Synopses & Reviews
Class, Race, and Gender: Challenging the Injuries and Divisions of Capitalism is for those who want to understand the underlying connections among today's social justice movements.
Bringing forth the basic operations of capitalist economies, it reveals what is driving many of today's most urgent and vexing problems: the common origins of the inequalities of income, wealth, and power; environmental devastation; militarism; racism and white supremacy; patriarchy and male chauvinism; periodic economic crises; and the cultural conflicts that are tearing at US life.
Michael Zweig illuminates all propositions with specific examples from US history, from the first settlement of the New World to current life, including his own lived experiences as an activist, educator, and organizer over the past six decades. As such, the book is an urgently needed resource for activists and organizers seeking structural and moral transformation of life in the US. Building on his analysis, Zweig also presents strategies for political action in electoral and movement-building work.
"Michael Zweig brings decades of social struggle and teaching experiences to his remarkable book Race, Class, and Gender. This is a work that distills rich lessons from the past so that new generations can go forward and carry on the struggle for democratic socialism."
Peter Olney, Democratic Socialists of America National Labor Commission Steering Committee
"This book has an accessible narrative style that will make it a valuable resource for movement makers. The book speaks to a need for intergenerational learning amongst the Left. It will go a long way as a very useful primer for grounding young activists."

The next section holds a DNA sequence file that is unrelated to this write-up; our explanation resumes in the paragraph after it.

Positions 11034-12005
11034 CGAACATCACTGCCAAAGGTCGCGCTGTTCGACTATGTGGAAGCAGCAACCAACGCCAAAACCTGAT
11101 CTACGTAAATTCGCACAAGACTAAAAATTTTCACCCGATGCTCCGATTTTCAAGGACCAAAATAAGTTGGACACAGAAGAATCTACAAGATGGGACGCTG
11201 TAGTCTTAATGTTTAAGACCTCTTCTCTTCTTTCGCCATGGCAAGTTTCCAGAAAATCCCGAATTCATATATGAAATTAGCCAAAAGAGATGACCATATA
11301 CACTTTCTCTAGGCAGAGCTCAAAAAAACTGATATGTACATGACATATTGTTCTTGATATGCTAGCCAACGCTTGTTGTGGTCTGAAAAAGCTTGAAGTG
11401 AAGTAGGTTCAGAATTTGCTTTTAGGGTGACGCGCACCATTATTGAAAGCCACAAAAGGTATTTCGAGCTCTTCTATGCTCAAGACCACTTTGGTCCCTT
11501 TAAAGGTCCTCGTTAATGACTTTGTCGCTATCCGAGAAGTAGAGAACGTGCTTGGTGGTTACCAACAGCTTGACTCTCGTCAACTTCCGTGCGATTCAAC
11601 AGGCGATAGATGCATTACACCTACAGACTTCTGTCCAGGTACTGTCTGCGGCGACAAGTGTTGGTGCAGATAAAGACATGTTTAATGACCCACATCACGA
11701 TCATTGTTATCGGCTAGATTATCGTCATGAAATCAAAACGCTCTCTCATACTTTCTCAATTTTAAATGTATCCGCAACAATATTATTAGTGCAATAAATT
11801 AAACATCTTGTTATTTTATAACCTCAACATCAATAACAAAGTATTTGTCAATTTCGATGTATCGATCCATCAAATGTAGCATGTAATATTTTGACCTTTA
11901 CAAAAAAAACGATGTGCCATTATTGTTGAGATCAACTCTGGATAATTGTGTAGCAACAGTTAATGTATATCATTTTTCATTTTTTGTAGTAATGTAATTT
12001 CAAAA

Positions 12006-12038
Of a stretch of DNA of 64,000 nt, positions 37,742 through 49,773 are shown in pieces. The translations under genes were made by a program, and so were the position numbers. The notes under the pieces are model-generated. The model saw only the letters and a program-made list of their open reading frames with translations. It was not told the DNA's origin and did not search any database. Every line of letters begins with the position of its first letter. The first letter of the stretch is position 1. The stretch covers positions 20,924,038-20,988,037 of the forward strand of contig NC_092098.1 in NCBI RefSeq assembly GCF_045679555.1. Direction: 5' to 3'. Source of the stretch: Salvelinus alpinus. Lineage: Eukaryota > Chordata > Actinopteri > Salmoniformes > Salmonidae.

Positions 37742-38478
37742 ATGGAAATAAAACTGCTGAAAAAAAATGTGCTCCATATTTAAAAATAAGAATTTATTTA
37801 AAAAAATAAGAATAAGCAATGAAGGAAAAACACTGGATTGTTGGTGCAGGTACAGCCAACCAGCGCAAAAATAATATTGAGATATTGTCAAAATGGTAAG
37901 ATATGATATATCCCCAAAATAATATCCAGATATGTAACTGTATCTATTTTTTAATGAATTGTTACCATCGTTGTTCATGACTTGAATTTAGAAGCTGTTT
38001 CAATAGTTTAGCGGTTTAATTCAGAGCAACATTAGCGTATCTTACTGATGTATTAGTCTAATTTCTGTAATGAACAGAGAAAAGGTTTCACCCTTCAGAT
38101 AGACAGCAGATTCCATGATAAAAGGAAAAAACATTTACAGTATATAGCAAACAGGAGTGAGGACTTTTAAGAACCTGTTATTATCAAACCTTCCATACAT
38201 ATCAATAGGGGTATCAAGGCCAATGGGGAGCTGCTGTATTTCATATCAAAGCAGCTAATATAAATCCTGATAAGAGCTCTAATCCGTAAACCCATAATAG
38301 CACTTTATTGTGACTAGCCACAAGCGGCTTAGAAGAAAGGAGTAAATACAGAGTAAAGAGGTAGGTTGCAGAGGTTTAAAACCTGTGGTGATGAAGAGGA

Heidi Hoechst, education lead National Nurses United
"Race, Class, and Gender addresses fundamental questions that have emerged front and center at this historic moment as thousands of young activists are constructing strategies to dramatically reshape our world. Michael Zweig's personal touch and extensive research combine with his decades of experience to produce an accessible and engaging reference book for radical social transformation."
Gene Bruskin, strategic consultant to union campaigns
About the Author
Michael Zweig, emeritus professor of economics and
founding director of the Center for Study of Working Class Life at the
State University of New York at Stony Brook, received the SUNY
Chancellor's Award for Excellence in Teaching. His past books include Religion and Economic Justice; The Working Class Majority: America's Best Kept Secret; and What's Class Got to Do with It? American Society in the Twenty-First Century. From 2005 to 2006, he served as executive producer of the documentary Meeting Face to Face: The Iraq-U.S. Labor Solidarity Tour. In 2009 he wrote, produced, and directed the film Why Are We in Afghanistan?
which won the Working Class Studies Association Studs Terkel Award for
media and journalism. In 2014 he received their award for lifetime
contributions to the field of working-class studies.
Rev. William J. Barber II was elected president of the
local NAACP youth council in 1978 at the age of 15. He then enrolled at
North Carolina Central University and became student government
president at age 19. He received his bachelor's degree in political
science from NCCU, cum laude, in 1985; a Master of Divinity degree from
Duke University in 1989; and a Doctor of Ministry degree from Drew
University, with a concentration in public policy and pastoral care, in
2003. He is the author of We Are Called to Be a Movement, Revive Us Again: Vision and Action in Moral Organizing and The Third Reconstruction: How a Moral Movement is Overcoming the Politics of Division and Fear.
He is national co-chair of the Poor People's Campaign: A National Call
for Moral Revival and director of the Center for Public Theology and
Public Policy at Yale Divinity School.